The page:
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Title Four Corners: Access Denied
Published Australia : ABC, 2010
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Description 1 online resource (streaming video file) (44 min. 23 sec.) ; 267832235 bytes
Summary Quentin McDermott looks at the potential impact of the Government's mandatory filtering system.A story that reveals how an apparently well meaning attempt by government to protect children from video nasties on the net turned into a policy that critics say promotes censorship and reduces personal freedom.Twenty one years after the world-wide web was born it's hard to know how we'd live without it. But for all its benefits there are dangers too, especially for children. Child pornography, bestiality and other forms of extreme and illegal sexual material are freely available for anyone to view. Central to the Federal Government's policy on cyber safety is the introduction of a mandatory filtering system, aimed at protecting children from the worst excesses in cyber space. Now reporter Quentin McDermott looks at the potential impact of the Government's plan.In a town hall somewhere in suburban Australia a group of people, all over 70 years of age, are attending classes to learn how to by-pass internet filters. The reason they are doing this is simple. All of them want information relating to euthanasia. All of them know that in the very near future a new government law might make any attempt to find that information on the web difficult, if not impossible.The question is, how did a promise to protect children from porn on the web evolve into a policy that stops ordinary citizens getting access to information on a wide range of topics?"No responsible government can sit there and do nothing if there's 355 child abuse websites on the public internet." Stephen Conroy, Minister for Broadband, Communications and the Digital Economy.In 2007 the then Federal Labor Opposition made a big election promise: if elected it would oversee the introduction of a system that would filter out porn and other nasty video material to protect kids. The move drew praise from many people, including the former head of the Australia Institute, Clive Hamilton, who'd been warning for some time the web was not child friendly:"Any curious 14 year old can go from a site that shows men and women having sex in all sorts of different ways to a woman being penetrated in every orifice... to sites which show incest and promote incest, to sites that show bestiality, explicit pictures of say women having sex with animals."Labor's pre-election policy promised to require Internet Service Providers (ISPs) to offer a 'clean feed' internet service to all homes, schools and public internet points accessible by children, such as libraries. It also said that Australian children would be prevented from accessing any content that has been prohibited by the Australian Communications and Media Authority (ACMA), including sites such as those containing child pornography and X-rated material.Fast forward two and half years and the Government's plans have substantially changed. The idea of an internet 'clean feed' is gone, dismissed as technically unfeasible. The idea of filtering a collection of blacklisted sites is still alive, but the scope has been limited to material known as 'refused classification', leaving most pornographic sites accessible to children."A lot of the content that families really are concerned about for their children, things like violent material, racial hatred material, material which promotes race hate, maybe even just adult content that you wouldn't want your children to see, none of that will be picked up by this filtering solution." Peter Coroneos, Internet Industry Association.Some critics say that the changes signal a climb-down, but others are worried that the mandatory nature of the filter to be imposed means that all Australians are now subject to censorship and not just children.The Government defends what has to be seen as a major policy change:"We said we would take an evidence based approach and we commissioned a report to look at a whole range of options and that report came back and said that if you target individual addresses as we're doing, you can be 100 per cent successful in targeting individual web pages." Stephen ConroyThere are other complications in Labor's new approach too. 'Refused Classification' material doesn't just target extreme pornography but much greyer areas, such as sites that instruct in crime. The latter could include information on euthanasia, safe injecting procedures or other sensitive political topics. For some this is a potential attack on free speech."It's not self evident what is refused classification and what is not... Any regime that attempts to impose this sort of broad and relatively nebulous concept upon something like the internet, will inevitably block material which is valuable as well as material that other people generally consider to be harmful." Dr David Lindsay, Technology Law expert, Monash UniversityAs the senior citizens in the town hall show us, it is very easy to circumvent the filter with limited technical experience, using proxy sites and virtual private networks. It is an issue the Government acknowledges but ultimately dismisses as an argument against filtering:"It's relatively easy to get around the underage drinking laws. It's relatively easy to get around the underage smoking laws. It's relatively easy to speed. It's relatively easy to drink and drive, but that's not an argument for not having those laws." Stephen ConroyWhile the battle over the question of filtering goes on, one thing is clear: more than two years after Kevin Rudd promised parents he would protect their children on the net, Australians still don't know what the new net filtering laws will look like and what material they will block or approve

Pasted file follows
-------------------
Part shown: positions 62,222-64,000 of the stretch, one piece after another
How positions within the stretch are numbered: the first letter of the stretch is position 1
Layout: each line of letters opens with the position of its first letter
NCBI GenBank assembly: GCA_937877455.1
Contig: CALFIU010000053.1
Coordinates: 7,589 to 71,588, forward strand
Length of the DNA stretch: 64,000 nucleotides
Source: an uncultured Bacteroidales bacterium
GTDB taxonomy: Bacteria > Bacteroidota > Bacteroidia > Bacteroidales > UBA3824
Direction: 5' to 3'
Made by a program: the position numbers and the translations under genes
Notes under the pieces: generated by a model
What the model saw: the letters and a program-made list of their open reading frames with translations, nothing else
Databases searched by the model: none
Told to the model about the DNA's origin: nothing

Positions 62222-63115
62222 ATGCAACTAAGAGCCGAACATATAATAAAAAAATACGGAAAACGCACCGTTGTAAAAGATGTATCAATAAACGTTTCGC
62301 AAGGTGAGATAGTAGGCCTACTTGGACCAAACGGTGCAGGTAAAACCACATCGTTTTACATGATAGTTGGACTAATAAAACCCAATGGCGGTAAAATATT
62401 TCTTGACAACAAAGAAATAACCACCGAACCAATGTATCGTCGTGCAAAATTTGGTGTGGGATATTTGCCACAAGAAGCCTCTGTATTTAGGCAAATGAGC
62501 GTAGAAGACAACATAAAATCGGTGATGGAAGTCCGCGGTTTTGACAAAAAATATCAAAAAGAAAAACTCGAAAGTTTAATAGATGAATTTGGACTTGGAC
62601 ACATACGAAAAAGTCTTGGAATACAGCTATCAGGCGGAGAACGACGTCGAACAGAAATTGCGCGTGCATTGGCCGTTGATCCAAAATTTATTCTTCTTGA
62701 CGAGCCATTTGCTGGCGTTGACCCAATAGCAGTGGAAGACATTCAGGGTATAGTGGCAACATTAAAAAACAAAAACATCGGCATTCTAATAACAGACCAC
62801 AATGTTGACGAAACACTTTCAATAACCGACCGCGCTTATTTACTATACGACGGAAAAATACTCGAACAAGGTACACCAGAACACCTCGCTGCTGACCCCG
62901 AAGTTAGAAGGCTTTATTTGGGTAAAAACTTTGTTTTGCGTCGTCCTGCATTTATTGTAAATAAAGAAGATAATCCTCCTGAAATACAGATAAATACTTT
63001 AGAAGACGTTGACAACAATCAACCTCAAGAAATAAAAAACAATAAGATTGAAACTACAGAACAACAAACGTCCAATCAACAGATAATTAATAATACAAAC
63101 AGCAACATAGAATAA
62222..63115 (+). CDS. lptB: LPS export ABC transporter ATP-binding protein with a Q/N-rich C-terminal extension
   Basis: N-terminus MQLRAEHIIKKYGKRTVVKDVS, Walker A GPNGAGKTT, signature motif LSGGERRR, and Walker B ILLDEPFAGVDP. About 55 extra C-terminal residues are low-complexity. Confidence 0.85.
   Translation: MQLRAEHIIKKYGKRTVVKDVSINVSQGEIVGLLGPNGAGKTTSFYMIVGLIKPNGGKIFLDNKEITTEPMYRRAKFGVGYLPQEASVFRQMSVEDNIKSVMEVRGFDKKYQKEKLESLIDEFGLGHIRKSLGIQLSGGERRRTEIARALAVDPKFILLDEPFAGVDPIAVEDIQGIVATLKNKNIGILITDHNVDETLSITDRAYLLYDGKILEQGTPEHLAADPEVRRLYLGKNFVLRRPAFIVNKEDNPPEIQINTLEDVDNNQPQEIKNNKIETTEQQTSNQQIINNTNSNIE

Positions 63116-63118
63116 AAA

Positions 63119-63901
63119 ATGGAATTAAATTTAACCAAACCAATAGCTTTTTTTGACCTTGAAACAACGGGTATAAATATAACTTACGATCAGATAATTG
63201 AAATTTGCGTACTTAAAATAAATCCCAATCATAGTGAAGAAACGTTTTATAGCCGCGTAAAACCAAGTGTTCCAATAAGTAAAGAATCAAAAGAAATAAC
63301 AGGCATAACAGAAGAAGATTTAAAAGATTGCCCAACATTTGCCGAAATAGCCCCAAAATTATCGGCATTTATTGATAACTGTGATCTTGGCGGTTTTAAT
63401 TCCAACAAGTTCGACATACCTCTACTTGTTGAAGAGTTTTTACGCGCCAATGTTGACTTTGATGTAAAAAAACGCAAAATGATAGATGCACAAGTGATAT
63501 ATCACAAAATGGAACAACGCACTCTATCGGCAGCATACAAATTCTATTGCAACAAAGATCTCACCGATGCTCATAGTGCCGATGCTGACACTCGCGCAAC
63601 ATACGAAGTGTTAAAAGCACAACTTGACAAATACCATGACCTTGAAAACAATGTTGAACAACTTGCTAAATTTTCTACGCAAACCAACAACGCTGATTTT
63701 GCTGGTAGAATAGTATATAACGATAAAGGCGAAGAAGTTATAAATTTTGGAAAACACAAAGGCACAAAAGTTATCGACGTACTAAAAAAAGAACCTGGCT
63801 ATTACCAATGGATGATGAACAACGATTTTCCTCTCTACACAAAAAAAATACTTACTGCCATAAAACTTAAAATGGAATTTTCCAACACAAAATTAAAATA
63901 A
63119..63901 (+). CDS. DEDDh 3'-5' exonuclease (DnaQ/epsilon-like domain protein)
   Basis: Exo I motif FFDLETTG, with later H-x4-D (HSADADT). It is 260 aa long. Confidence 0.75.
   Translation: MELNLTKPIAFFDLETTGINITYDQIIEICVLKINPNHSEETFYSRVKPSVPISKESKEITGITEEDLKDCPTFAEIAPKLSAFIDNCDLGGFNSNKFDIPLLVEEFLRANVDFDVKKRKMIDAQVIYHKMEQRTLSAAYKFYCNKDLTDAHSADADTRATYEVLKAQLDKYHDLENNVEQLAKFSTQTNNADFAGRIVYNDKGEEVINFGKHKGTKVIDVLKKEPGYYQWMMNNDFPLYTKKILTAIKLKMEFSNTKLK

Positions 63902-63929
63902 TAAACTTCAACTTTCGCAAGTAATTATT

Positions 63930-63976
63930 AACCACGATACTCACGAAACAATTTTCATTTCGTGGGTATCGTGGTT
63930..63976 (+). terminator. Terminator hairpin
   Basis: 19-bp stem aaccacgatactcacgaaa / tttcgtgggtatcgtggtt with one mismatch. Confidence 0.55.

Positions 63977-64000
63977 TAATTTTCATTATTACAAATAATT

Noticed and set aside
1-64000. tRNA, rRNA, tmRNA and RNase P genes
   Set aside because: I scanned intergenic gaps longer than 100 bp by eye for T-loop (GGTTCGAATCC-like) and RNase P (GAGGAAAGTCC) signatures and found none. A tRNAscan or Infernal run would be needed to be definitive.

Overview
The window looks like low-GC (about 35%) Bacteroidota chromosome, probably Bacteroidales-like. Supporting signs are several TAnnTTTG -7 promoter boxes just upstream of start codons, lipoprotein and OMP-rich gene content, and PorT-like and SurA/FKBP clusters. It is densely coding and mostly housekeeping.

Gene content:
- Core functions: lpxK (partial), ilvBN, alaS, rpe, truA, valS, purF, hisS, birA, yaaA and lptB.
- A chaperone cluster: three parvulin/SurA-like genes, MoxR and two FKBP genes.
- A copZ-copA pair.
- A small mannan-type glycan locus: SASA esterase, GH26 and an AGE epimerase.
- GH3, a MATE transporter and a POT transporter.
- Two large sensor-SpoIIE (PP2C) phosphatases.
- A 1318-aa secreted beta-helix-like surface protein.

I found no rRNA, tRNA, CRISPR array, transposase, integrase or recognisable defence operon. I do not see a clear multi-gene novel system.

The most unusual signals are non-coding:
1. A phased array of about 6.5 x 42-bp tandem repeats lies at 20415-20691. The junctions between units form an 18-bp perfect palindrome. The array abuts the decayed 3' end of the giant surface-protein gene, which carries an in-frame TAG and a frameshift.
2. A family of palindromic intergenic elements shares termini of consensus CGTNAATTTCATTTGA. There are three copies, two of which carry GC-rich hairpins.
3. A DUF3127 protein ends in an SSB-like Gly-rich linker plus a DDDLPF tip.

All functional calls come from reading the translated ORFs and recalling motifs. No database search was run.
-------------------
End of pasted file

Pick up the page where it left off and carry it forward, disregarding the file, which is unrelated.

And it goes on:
Notes Closed captioning in English
Event Broadcast 2010-05-10 at 20:30:00
Notes Classification: NC
Subject Child welfare.
Computers -- Access control.
Elections -- Political aspects.
Federal government -- Planning.
Internet -- Censorship.
Form Streaming video
Author Ashcroft, Jocelyn, contributor
Booyar, Olya, contributor
Campbell, David, contributor
Conroy, Stephen, contributor
Coroneos, Peter, contributor
Fenton, Jeremy, contributor
Flanagan, Karen, contributor
Flynn, Iarla, contributor
Grace, Trevor, contributor
Hamilton, Clive, contributor
Jacobs, Colin, contributor
Katz, Justin, contributor
Koeber, Alex, contributor
Leigh, Sue, contributor
Lindsay, David, contributor
McDermott, Quentin, reporter
McMenamin, Bernadette, contributor
Newton, Mark, contributor
Nitschke, Philip, contributor
Patten, Fiona, contributor
Peters, Betty, contributor
Sheikh, Simon, contributor
Smith, Boaz, contributor
Thompson, Mozelle, contributor
Wallace, Jim, contributor
Wood, Tom, contributor